Like Jeremy Kain. The special education teacher from Chazy said he was driven to action, because “what basically a handful of guys in New York City did was tell a bunch of us up here that we don’t matter.”
“I don’t care about Tea Parties movements or marches or anything else,” he said, noting that he has been to two. “It’s not hard to find. There’s enough people that are just annoyed.”
They’re mostly pro-life, and offended by same-sex marriage. They oppose Obamacare. And Obama. “I wouldn’t have voted if there was no Hoffman. And I’ve been voting since I was 21,” Jack Brady, a retired NYPD officer told me. “I’m terrified of what Obama’s doing. He wants to turn this into a third world country.”
Later, they say they like Hoffman. He’s an accountant, and that’s needed in Washington.
“He doesn’t show it on T.V.,” Kain explains, “but he is. I’ve seen him in small group settings–like five, six people–and he’s just a great man. We’ve already had enough people up dancing on stage and look how that worked out.”
Even after three months on the campaign trail, Hoffman’s delivery is choppy and stiff. Meeting with voters at the Homestead Restaurant in Western Plattsburgh, he deferred to Mayor Donald Kasprzak, who seemed to know half the people there personally.
“We’ve had for the last two weeks and especially the last three days a lot of volunteers–probably five or six hundred volunteers–throughout the district,” Hoffman said. “They’re all manned with people who have given a lot of time and effort calling and going door-to-door in talking about our campaign.”
Hoffman’s supporters gathered in two rooms upstairs at this high-rise brick building in the Village of Saranac Lake, watching CNN and the local cable channel as they munched on pigs in a blanket, bacon-wrapped scallops and cheese cubes. The candidate gave an interview to Fox News before disappearing into an upstairs room with Long and other campaign managers. People watched the results nervously. They were not breaking as strongly as needed in the southern counties of the 11-county district.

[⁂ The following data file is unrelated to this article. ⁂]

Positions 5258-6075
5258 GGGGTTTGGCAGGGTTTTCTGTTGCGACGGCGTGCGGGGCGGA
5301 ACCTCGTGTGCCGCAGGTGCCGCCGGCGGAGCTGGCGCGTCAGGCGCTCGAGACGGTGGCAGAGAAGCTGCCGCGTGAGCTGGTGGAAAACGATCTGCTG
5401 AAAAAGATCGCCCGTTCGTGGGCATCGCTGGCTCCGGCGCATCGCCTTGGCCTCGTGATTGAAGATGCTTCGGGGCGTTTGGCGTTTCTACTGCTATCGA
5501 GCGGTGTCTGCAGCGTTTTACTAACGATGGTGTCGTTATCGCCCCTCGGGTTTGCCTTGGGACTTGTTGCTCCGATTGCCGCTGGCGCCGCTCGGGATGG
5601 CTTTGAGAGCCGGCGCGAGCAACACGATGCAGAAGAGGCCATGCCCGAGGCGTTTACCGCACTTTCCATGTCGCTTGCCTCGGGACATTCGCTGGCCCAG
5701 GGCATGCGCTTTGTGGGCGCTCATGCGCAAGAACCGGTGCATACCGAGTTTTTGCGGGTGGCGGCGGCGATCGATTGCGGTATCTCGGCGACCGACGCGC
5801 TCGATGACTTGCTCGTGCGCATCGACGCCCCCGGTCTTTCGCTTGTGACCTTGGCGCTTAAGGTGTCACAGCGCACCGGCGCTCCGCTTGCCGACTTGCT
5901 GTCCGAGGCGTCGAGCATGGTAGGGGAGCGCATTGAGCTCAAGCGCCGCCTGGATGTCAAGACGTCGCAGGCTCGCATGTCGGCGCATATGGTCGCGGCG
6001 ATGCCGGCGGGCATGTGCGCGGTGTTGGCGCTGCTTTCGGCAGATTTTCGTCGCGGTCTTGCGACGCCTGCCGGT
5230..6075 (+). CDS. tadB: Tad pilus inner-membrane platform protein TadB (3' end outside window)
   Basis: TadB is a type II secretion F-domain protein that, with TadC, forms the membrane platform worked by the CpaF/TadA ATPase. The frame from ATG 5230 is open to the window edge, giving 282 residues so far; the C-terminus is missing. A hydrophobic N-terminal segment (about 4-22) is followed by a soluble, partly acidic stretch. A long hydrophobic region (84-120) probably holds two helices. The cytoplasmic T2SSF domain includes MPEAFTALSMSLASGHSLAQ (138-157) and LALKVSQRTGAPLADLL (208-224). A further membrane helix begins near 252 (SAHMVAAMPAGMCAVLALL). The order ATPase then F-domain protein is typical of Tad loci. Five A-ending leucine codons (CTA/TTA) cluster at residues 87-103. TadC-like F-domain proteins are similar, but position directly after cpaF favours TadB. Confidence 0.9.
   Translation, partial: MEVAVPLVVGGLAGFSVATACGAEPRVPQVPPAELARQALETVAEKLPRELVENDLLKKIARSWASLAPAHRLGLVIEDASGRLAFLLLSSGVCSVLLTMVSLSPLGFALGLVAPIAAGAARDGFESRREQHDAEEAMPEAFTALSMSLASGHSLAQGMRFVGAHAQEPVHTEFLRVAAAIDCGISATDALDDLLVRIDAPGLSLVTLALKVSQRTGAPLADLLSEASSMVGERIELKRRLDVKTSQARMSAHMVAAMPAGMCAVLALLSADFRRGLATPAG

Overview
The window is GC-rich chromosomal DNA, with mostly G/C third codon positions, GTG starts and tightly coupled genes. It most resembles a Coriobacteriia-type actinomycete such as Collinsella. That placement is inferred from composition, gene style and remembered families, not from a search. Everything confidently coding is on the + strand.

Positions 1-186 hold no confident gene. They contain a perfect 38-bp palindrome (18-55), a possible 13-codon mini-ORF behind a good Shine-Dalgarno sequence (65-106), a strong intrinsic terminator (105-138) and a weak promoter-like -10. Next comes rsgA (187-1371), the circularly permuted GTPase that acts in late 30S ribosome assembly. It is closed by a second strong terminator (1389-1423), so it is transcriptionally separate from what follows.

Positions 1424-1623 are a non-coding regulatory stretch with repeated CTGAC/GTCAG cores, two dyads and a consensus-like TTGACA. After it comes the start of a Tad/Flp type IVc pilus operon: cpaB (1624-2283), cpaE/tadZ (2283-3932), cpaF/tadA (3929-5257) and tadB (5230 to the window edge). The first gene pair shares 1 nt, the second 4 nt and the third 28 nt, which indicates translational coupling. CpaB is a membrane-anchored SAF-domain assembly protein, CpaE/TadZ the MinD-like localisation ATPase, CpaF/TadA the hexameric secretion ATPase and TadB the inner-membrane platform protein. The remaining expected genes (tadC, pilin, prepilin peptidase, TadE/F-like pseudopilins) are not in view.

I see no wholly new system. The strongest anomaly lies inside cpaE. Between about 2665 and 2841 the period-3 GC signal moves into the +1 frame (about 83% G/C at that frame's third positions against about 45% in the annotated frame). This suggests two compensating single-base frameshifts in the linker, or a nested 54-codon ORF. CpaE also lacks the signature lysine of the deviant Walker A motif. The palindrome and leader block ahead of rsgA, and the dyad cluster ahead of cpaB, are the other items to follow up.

The lobby became a camping ground for the national press. Right-wing bloggers traded war stories from the Ron Paul campaign. Over a Corona, R.S. McCain bragged about his distant relation to Senator John (“but I’m not a loser”) while he declared someone named Nicole the executive director of “Hotties for Hoffman.” Later, I heard him grousing about voter fraud. After Hoffman conceded, he informed the room there was a bar down the street with a last call at 3 a.m. and then started talking about Marco Rubio.
“I don’t regret anything,” Jeremy Kain, the teacher, told me later by phone. “I’m going to be even more motivated. It didn’t work out, but we were pretty darn close.”
“I’ll tell you what: at first I felt a little bit embarrassed about certain stuff. But the more people became aware of how well this is working, they’ve been supportive. My wife, my neighbors, and it’s not just Republicans. Face to face, at least five neighbors have told me they pulled the lever for Barack Obama and regret what they did,” he said.
It was after midnight when the official concession came. The lingering supporters pooled in one of the rooms to hear the words. Long was the only one to stand on stage behind Hoffman–all the Republican officials who had swung by earlier had left. Two women embraced and swayed.
Hoffman’s speech was as dry as ever. But after seven minutes, he managed to spark a cheer.
“Let’s keep the fight going,” he said to applause. “Let’s make sure that our voices are heard. Let’s stand up!”
“We will fight back!” Someone in the crowd screamed.
“We will fight back. Washington has not won!”